When someone dies at home or in a nursing home
When someone dies at home, the first contact should be with the person's doctor. Once the doctor is satisfied with the cause of death, they will issue the Medical Certificate of Death. In some cases, you may be asked to collect the certificate from the surgery. In the case of a nursing home death, their staff should liaise with the doctor.
Contact us: After informing the doctor, you should contact us so that we can agree a suitable time, day or night, to bring your loved one into our care.
When someone dies in hospital
Contact us: Contact your local funeral home, we will then arrange a suitable time, day or night, to visit you to discuss the funeral arrangements and bringing your loved one into our care.
When someone dies suddenly
When someone dies unexpectedly, it is normal for the Coroner (England and Wales) or Procurator Fiscal (Scotland) to be involved. There are many reasons why this can happen, for example the Coroner/Procurator Fiscal is automatically involved in most sudden or unexpected deaths, especially if your loved one has not been under a doctor’s care on a regular basis. The emergency doctors, or any police involved, will inform the relevant Coroner’s office or the Procurator Fiscal.
Contact us: Contact our funeral home as soon as possible. We can advise on the procedures involved and liaise with the Coroner’s/Procurator Fiscal’s office.
When someone dies away from home or abroad
When a death takes place some distance away from home, either within the UK or anywhere abroad, contact us and we can make all the necessary arrangements. We will arrange a repatriation to and from anywhere in the world, assisting with the international, legal and administrative processes.
1. Obtain Cause Of Death Medical Certificate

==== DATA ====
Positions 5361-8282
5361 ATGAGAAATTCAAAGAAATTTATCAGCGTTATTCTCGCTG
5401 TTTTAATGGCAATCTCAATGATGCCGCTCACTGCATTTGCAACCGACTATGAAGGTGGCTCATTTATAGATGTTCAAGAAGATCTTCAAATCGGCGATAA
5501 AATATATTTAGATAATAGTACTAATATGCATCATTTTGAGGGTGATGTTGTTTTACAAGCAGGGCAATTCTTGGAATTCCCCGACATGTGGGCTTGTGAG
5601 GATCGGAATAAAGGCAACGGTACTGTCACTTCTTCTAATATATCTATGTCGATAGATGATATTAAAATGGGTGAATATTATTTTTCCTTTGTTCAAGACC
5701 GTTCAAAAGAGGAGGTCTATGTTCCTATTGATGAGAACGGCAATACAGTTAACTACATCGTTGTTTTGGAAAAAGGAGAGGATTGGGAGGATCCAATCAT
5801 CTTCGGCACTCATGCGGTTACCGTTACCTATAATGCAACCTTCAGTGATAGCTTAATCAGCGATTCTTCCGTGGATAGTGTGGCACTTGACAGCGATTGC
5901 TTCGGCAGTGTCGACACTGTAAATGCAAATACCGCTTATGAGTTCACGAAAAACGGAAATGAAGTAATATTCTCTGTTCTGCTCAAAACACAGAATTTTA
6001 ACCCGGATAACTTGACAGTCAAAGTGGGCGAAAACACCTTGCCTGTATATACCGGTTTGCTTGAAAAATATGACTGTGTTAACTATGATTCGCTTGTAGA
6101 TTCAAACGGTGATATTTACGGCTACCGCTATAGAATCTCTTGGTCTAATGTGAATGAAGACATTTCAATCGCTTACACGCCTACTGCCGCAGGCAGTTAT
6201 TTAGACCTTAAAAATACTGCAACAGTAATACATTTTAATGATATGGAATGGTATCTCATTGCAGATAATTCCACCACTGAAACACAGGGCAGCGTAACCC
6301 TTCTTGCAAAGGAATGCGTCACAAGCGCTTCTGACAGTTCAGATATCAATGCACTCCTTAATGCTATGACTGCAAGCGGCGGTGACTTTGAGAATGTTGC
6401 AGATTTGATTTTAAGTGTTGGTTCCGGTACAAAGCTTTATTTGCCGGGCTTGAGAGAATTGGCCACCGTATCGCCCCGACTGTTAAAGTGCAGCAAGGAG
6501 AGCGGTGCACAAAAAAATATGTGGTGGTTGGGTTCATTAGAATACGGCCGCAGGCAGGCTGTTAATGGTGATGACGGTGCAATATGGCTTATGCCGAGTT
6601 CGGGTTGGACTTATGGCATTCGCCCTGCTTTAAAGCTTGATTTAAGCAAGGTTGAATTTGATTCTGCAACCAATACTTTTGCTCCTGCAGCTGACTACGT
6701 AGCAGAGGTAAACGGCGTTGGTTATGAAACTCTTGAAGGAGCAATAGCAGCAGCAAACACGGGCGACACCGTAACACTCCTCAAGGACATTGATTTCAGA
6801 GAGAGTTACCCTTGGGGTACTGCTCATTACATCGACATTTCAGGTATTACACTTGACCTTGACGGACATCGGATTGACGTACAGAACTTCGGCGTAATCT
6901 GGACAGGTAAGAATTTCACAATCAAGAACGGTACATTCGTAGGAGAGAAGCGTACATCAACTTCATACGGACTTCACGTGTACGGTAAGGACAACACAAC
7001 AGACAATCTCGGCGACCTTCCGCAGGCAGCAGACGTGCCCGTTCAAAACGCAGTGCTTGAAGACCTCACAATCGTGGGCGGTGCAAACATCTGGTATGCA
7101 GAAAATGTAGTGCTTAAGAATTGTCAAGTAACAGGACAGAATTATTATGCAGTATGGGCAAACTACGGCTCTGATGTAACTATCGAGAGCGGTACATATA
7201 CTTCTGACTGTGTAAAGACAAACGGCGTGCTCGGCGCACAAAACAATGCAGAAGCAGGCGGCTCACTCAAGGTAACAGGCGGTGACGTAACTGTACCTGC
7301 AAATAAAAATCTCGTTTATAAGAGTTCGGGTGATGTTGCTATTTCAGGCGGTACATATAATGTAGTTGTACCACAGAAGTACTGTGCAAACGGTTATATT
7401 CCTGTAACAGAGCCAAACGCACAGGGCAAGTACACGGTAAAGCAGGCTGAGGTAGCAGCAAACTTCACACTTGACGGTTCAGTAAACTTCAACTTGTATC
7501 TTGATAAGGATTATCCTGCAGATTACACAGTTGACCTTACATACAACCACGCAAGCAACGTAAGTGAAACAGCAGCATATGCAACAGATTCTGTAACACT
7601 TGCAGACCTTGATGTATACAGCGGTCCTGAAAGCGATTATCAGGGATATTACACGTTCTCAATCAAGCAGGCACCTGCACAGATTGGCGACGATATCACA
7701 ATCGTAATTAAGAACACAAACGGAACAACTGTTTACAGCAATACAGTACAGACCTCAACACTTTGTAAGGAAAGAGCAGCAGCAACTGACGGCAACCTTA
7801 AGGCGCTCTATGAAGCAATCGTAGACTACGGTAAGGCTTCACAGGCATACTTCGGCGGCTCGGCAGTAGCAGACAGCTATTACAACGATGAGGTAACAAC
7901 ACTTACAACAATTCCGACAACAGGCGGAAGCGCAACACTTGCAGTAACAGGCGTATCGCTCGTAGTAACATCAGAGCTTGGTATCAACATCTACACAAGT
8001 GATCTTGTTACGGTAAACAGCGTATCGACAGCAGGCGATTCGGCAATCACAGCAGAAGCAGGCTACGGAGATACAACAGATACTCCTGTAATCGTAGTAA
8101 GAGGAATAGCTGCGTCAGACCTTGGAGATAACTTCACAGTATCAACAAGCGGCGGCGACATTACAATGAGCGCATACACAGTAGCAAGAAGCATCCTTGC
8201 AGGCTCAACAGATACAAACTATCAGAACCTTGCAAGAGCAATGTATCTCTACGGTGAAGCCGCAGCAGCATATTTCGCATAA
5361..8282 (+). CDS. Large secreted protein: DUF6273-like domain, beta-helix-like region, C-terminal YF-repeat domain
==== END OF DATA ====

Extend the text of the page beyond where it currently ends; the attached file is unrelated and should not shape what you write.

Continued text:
Whether someone dies at home, in a nursing home or in a hospital, you will need to arrange for a doctor to issue a Medical Certificate of the Cause of Death.
You will need this certificate to register the death of your loved one.
Things are a little different if your loved one has died abroad, or unexpectedly, as a Coroner may need to be notified. In these cases, it can take longer for the certificate to be issued.
2. Register The Death
Registration in most cases should take place prior to the funeral and a relative of the deceased usually registers the death. If no relative is available then the duty may be performed by any person present at the death, the occupier of the premises where the death took place, or the person who is accepting responsibility for arranging the funeral. It is now usual that you must arrange an appointment with the Registrar.
If you feel you would like support, we can accompany you to the Registrar’s Office.
3. Bring Your Loved One Into Our Care
We will ask you where you would like your loved one to rest before the funeral.
This can be at our funeral home or at home if it is safe to return them there.
If you wish for your loved one to return hume, we recommend that you allow us to bring them into our care, to be returned home at a later time when all necessary preparations have been completed.
We always use the very best of our local facilities and expertise. This means that your loved one may be prepared and cared for at another location before resting in your chosen funeral home.